Yellowstone National Park

We are around 400 miles as the crow flies from on of the great natural wonders of the world.  The geology that our first national park exhibits on the surface far outshines any scenic beauty that of course is very impressive as well. Even a child can tell upon a short visit, that Yellowstone is not your typical back yard.

I mentioned in a previous column that Yellowstone has the worlds largest volcano in it’s boundaries. This kind off volcano is called a Megavolcano and in this case the crater is about 70 miles across.  The crater is a type called a caldera.  When molten magma from deep in the earth pools close to the surface, it causes the ground to swell like a pimple.  If that swell gets a crack in it that releases the pressure look out.  All the dissolved gases in the molten rock tries to escape (like shaking a closed pop bottle then opening the lid!) and you have a really big bang.  The fizz turns out to be pulverized rock powder (ash) and with a volcano that big there is a lot of it.

Yellowstone is volcanically active but fortunately is not currently erupting.  The previous three caldera eruptions occurred a 1.8 million years ago (MYA), 1.2 MYA and .6 MYA (Do you notice the pattern here?)  You could extrapolate that the next one is due anytime.  You might be right but don’t hold your breath.  If Yellowstone did blow it’s top, the event would be world changing in it’s scope.  The falling ash footprint would cover most of North America with any where from hundreds of feet to inches of the heavy stuff. Powder River County having a front row seat to the falling molten glass fountain that would be splashing on the Big Horn Mountains.  Any life within a 500 mile radius would be hard pressed to survive.  This kind of event would make the 1979 Mt. St. Helen’s explosion look like a hiccup.

This volcanic activity of course is what gives Yellowstone all the really cool hydro-thermal stuff like geysers, hot pots, steam vents and other attractions.  One of the negative things that is highly likely to occur is a big earthquake.  If you think as the bulging molten rock under the ground of Yellowstone like a speed bump that the North American continent has to ride up and over as it slowly drifts to the southwest, you will notice the surface expression of the stress field generated. Look at any topographic map of the western US and you will see that mountain ranges occur west  toward Chalis Idaho and south to Salt Lake City from Yellowstone in ranges lined up like ranks of so many soldiers.  These ranges are literally ripples of the “bow wave” of the Magma Chamber under Yellowstone. All of these ranges are under huge seismic stresses induced by the shearing stress resultant from these conditions.  The largest modern scientifically measured earthquake in the Lower 48 was the 1959 magnitude 7.5 quake just 50 miles west of Yellowstone Park. The next biggest event was the 1983 magnitude 7.3 quake near Chalis Idaho. Both of these quakes were directly related to the the seismic stress field generated by Yellowstone.  Several variously sized population centers like Salt Lake City Utah, Jackson Hole Wyoming, Afton Wyoming, Kemmerer Wyoming and West Yellowstone Mt lie directly on mountain ranges stressed by this phenomena. Earthquake insurance, strict application of seismic building codes and not building under a large boulder strewn steep hillside seems to be a good idea there.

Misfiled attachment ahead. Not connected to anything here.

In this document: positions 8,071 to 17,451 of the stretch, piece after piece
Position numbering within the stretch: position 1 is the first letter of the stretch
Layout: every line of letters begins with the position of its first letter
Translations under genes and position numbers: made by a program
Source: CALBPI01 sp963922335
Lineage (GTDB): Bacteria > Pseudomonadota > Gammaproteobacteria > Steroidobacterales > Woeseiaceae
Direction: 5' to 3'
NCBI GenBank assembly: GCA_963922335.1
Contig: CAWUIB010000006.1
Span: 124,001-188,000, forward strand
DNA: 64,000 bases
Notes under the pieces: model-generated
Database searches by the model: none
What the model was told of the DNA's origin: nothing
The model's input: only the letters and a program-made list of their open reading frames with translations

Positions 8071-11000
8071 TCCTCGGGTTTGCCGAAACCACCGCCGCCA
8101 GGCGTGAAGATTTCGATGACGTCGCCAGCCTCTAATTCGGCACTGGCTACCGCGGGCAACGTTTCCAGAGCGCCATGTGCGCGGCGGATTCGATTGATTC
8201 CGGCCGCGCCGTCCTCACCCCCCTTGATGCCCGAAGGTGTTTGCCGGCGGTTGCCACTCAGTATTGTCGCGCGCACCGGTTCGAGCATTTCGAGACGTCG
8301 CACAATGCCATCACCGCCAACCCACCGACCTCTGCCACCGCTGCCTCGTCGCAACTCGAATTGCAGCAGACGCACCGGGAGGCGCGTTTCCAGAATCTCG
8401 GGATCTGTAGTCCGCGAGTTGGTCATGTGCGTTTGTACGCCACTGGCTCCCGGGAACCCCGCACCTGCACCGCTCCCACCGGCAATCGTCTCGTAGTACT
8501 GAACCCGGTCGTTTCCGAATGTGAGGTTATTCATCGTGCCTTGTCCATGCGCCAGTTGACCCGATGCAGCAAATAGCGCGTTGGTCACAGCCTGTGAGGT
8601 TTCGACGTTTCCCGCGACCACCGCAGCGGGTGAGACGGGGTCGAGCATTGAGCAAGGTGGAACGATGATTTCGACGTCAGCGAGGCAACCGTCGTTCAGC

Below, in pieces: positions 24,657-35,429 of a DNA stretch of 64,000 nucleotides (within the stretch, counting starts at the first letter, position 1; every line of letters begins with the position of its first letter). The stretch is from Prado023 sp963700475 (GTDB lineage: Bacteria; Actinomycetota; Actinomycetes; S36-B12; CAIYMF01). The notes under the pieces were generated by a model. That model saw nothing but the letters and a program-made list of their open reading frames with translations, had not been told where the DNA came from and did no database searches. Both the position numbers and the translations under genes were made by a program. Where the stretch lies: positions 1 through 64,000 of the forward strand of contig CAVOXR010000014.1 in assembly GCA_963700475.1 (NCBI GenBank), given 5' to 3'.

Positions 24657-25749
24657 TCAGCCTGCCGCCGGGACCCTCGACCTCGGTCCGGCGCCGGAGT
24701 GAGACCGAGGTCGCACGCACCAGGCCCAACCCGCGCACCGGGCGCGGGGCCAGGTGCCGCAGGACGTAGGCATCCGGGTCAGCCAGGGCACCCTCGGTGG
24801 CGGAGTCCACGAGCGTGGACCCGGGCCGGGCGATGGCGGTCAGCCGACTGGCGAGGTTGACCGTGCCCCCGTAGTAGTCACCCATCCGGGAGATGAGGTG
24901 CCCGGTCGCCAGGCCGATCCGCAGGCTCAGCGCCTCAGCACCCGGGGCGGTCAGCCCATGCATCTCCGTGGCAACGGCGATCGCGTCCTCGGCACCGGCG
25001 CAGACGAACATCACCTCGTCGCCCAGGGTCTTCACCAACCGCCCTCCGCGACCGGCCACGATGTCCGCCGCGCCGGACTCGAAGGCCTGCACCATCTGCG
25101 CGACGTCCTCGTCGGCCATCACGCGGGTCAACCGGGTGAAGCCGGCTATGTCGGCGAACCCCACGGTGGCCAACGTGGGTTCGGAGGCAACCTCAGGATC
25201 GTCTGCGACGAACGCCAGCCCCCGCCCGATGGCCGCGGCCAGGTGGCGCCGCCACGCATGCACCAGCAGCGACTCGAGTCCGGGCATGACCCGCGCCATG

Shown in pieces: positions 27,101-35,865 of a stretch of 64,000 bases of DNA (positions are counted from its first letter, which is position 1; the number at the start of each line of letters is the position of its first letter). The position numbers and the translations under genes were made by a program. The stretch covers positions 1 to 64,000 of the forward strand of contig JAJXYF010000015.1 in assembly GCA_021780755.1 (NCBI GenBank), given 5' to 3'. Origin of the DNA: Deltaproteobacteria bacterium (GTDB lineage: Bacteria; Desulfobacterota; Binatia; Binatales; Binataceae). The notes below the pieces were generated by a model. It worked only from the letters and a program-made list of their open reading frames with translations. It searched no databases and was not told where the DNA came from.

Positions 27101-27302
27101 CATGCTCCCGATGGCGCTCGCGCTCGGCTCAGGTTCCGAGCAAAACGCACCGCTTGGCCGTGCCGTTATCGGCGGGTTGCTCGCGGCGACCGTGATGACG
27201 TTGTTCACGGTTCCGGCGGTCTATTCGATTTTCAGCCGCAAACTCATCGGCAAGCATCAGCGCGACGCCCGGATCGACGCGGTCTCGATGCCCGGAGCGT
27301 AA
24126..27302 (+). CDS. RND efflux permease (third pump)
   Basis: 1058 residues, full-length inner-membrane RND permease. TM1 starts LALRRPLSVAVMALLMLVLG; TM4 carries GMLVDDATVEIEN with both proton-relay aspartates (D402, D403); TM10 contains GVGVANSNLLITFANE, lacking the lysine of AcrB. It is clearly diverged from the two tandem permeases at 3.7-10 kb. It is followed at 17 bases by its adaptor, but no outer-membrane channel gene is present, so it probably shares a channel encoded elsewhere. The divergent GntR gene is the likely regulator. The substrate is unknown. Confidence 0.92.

It is good to know about how your neighbors live.